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Roll Ups

April 1, 2003
Easy capital brings a flurry of consolidation.With the stock market on a roll these days, it's a hot market for new stocks and a heady environment for

Easy capital brings a flurry of consolidation.

With the stock market on a roll these days, it's a hot market for new stocks and a heady environment for anyone with a need to attract capital or an idea that could create value. Among the concepts that have piqued Wall Street's interest of late is the roll up, a business strategy of building big chains by buying up individual companies in fragmented industries.

In recent months, the trend has steamrolled right into the electrical industry. At least three new roll-up corporations have been assembled by merging electrical contractor firms into nationwide networks.

More of them are out there, and one of the groups worked on an informal basis before going public.

Some think this flurry of roll-up activity signals the leading edge of a trend toward consolidation among contractors, which have tended to be local, individual businesses.

These three mergers created nationwide electrical contracting corporations, each now with a sales volume substantial enough to put it among the 10 largest electrical contractors in the U.S.: Integrated Electrical Services, Inc. (IES), Houston, Texas; Consolidation Capital Corp., Washington, D.C.; and Quanta Service Inc., also of Houston. In each of these cases, non-competing firms have banded together to standardize procedures, lower overhead, share resources, win national contracts, add stability and gain competitive advantages.

It's Consolidation Capital Corp., or more precisely, its chairman and CEO Jonathan J. Ledecky, that makes this roll-up more that a passing curiosity, as you will read in Associate Editor Gail Johnson's interview with him in her article, "Ready to roll" on page 45.

Ledecky's past experience included forming U.S. Office Products through the acquisition of more than 215 companies. In that case, he's said to have increased annual revenues from an idea to $2 billion in four years, and he has similar ideas about the building maintenance industry. Not to mention that Wall Street stands willing to invest with someone with a track record of that sort.

Consolidation Capital has entered into letters of intent to acquire seven electrical contractors, including three that rank among the top 50 in the U.S. The seven had combined 1997 revenues of $277 million. It's envisioned as a "multi-discipline service organization in the facilities management industry."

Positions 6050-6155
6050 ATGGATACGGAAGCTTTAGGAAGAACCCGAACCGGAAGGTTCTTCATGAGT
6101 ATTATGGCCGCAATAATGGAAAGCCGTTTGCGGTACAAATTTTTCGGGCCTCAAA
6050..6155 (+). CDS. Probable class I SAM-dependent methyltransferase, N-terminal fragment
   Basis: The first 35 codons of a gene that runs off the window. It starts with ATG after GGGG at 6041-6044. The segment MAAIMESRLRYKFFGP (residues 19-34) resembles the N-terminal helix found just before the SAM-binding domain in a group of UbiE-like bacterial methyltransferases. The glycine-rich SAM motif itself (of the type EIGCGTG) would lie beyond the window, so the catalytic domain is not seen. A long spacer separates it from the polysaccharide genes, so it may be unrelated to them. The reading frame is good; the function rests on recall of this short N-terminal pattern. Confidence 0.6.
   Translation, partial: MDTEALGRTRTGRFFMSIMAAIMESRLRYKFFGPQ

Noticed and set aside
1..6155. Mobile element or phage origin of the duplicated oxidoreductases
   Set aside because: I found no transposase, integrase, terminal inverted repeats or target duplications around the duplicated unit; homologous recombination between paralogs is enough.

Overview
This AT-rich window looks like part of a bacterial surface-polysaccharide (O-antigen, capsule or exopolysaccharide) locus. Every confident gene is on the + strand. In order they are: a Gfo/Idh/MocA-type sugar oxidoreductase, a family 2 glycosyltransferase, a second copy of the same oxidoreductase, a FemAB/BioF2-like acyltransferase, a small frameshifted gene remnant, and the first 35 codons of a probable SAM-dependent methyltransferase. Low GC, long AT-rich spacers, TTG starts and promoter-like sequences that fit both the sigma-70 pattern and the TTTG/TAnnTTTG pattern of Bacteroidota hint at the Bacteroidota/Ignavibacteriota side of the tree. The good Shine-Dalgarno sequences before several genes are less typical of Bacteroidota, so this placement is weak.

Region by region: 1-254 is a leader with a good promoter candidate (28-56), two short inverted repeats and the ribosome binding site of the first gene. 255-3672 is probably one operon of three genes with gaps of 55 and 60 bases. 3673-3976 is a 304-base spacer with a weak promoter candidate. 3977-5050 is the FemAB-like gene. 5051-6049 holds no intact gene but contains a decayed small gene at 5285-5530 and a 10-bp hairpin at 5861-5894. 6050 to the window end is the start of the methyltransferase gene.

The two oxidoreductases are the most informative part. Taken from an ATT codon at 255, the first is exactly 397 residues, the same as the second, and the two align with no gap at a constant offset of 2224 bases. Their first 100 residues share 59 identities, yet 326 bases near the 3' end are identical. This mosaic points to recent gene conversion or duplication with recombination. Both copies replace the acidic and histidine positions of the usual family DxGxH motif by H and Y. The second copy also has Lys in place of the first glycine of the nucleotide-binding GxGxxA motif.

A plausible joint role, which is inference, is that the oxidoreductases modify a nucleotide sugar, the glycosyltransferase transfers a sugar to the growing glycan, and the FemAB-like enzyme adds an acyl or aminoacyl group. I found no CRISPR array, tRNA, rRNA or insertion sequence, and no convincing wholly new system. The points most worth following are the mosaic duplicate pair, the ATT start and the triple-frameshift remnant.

Consolidation Capital formed up in 1997 as a consolidation pool, with plans to create national chains in fields currently made up of local, individually owned businesses, much like the scheme Ledecky pulled off with U.S. Office Products. The original prospectus didn't even name the specific industry targets, it simply suggested some possibilities, such as auto towing, veterinary practices and private aviation services.

The other two roll-ups may have less audacious leadership, but they're nonetheless treading the same path.

Quanta Service Inc., Houston, Texas, combines four firms that concentrate on utility line work. From Kansas, Indiana, Colorado and Washington state, the four firms have annual revenues of over $130 million.

Integrated Electrical Services Inc. (IES), Houston, Texas, quietly took shape as a national electrical contracting corporation in June 1997; in January 1998 it went public. In 15 separate transactions, IES has acquired 15 electrical contractors from around the U.S and a related electric supply company; combined revenue top $300 million.

The existence of these contractor networks, which seem to be the forerunner of many like them, augurs a change in distributors' relationships with their primary customers. (More than 40% of a typical distributor's sales go to contractors.) The most obvious red flag goes up in sales. One of the new companies has come right out and said, "We are going to try to get a group-buying discount...because now we'll be buying in bulk." IES has already met with a dozen manufacturers and plans to present a briefing soon to manufacturers, distributors and reps.

Some of these newly merged companies may have been your accounts. Others among your contractor customers may be thinking similarly. Local electrical distributors would do well to remain alert to these shifting tides if they wish to continue doing business with like-minded companies.

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